Most likely you will develop a variety of common rashes in your lifetime, from skin irritation, allergic reaction, acne or infection. Folliculitis is one type of skin rash, caused by the irritation of your hair follicles. Find out the causes, diagnosis and treatment of pityrosporum folliculitis.
Folliculitis describes a family of skin rashes caused by the inflammation of the hair follicles, the microscopic tubes in the skin that surround each hair strand. The irritation causes small red bumps that may have whiteheads on them. Folliculitis often looks like an acne breakout, but offers different symptoms. Your skin may be itchy or sting where the bumps are clustered, which isn’t typical of acne. Deeper types of folliculitis can cause large, painful boils. Folliculitis is caused by ingrown hairs from shaving, is a bacterial infection, or can be a fungal infection.
Pityrosporum folliculitis is caused by a yeast infection on your skin, and usually affects teenagers and young adults. Also called “Malassezia folliculitis”, this kind of folliculitis occurs when yeast molecules of the genus Malassezia get into your hair follicles and multiply, creating an acne-like rash on your skin. Malassezia is a naturally occuring yeast on your skin and normally doesn’t cause problems, but certain factors can cause an overabundance of the yeast, which leads to the infection. The same yeast is also associated with a kind of severe dandruff, called “seborrheic dermatitis”. Some of the factors that seem to play a role in the overgrowth of the Malassezia yeast on your skin are the use of oral or topical antibiotics; stress and fatigue; oily skin, the yeast feeds on the oil, wearing of tight, synthetic clothing while sweating, yeast tends to grown in warm, humid environments; diabetes; decreased immunity; being overweight, which leads to increased sweating; use of oral contraceptives or oral steroids, like prednisone.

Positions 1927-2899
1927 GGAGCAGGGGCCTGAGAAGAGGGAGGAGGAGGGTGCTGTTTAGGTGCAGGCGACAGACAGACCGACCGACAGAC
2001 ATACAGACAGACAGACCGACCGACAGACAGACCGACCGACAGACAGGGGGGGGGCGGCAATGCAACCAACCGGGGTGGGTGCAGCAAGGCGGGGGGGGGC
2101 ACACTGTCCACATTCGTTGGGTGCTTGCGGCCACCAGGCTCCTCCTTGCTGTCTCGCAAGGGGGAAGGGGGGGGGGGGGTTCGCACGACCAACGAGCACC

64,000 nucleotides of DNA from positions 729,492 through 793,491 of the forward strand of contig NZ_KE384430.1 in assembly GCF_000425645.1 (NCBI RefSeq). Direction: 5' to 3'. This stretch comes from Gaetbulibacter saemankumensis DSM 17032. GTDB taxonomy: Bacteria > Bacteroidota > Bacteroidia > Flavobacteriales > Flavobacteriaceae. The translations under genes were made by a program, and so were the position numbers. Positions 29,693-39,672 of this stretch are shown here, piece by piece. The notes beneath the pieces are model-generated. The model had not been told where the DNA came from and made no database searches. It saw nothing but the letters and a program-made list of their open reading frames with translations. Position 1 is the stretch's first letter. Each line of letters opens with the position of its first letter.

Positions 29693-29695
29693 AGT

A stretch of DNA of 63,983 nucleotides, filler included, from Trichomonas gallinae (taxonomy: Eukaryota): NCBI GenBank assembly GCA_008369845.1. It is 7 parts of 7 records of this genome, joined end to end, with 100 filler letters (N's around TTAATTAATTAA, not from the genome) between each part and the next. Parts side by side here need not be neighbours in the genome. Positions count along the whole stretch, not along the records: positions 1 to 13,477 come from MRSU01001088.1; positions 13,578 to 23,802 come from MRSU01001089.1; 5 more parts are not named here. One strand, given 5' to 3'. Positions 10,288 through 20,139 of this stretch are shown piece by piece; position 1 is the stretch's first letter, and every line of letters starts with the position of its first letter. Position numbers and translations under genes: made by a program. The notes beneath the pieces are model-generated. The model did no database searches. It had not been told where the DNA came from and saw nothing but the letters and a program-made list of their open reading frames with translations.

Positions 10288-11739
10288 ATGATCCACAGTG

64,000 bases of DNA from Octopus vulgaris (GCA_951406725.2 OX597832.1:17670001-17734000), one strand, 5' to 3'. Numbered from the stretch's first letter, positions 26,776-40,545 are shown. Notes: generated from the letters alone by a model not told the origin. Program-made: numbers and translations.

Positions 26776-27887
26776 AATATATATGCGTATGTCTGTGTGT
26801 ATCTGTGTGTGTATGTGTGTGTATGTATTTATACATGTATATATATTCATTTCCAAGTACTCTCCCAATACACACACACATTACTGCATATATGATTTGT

Pityrosporum folliculitis can be difficult to diagnose because it is so much like an acne eruption. It tends to be in the same oilier areas of your body that acne shows up on, such as the shoulders, chest, and upper back. In order to get a proper diagnosis, your doctor will have to take a look at your skin and verify that your symptoms are not those of acne, but rather pityrosporum folliculitis. As mentioned before, you will not have whiteheads, blackheads, or itching if it us acne. Pityrosporum folliculitis is usually an itchy rash that doesn’t come to a head. The small bumps of pityrosporum folliculitis are pin-head size and uniform in size and shape. Acne eruptions can be varied in size. However, it is not uncommon for an individual to have both acne and pityrosporum folliculitis in the same area, making it trickier to self-diagnose the cause of the bumps. The best approach for diagnosis is to seek the care of a dermatologist. A dermatologist will get a skin sample by gently scraping your skin and then examine the sample with a microscope to determine if there is yeast present. Your dermatologist may also take a small skin biopsy to confirm the presence of the Malassezia yeast.
If your dermatologist determines that you have pityrosporum folliculitis, you will be prescribed an oral and/or a topical medication. They may suggest you continue take antifungal oral medication regularly for maintenance, as you will probably remain susceptible to re-infection. The topical medications include both creams and medicated shampoos. You can continue to wash your body with antifungal soaps and shampoos to prevent recurrence. You should also remove sweaty clothing as soon as possible, manage your stress well to increase your immunity and discontinue use of oral antibiotics and corticosteroids when they are not necessary.
Contact Vanguard Dermatology, located in the greater New York City area. The board-certified dermatologists at Vanguard can diagnose, treat and help you manage your skin conditions as well as offer a variety of cosmetic dermatology services.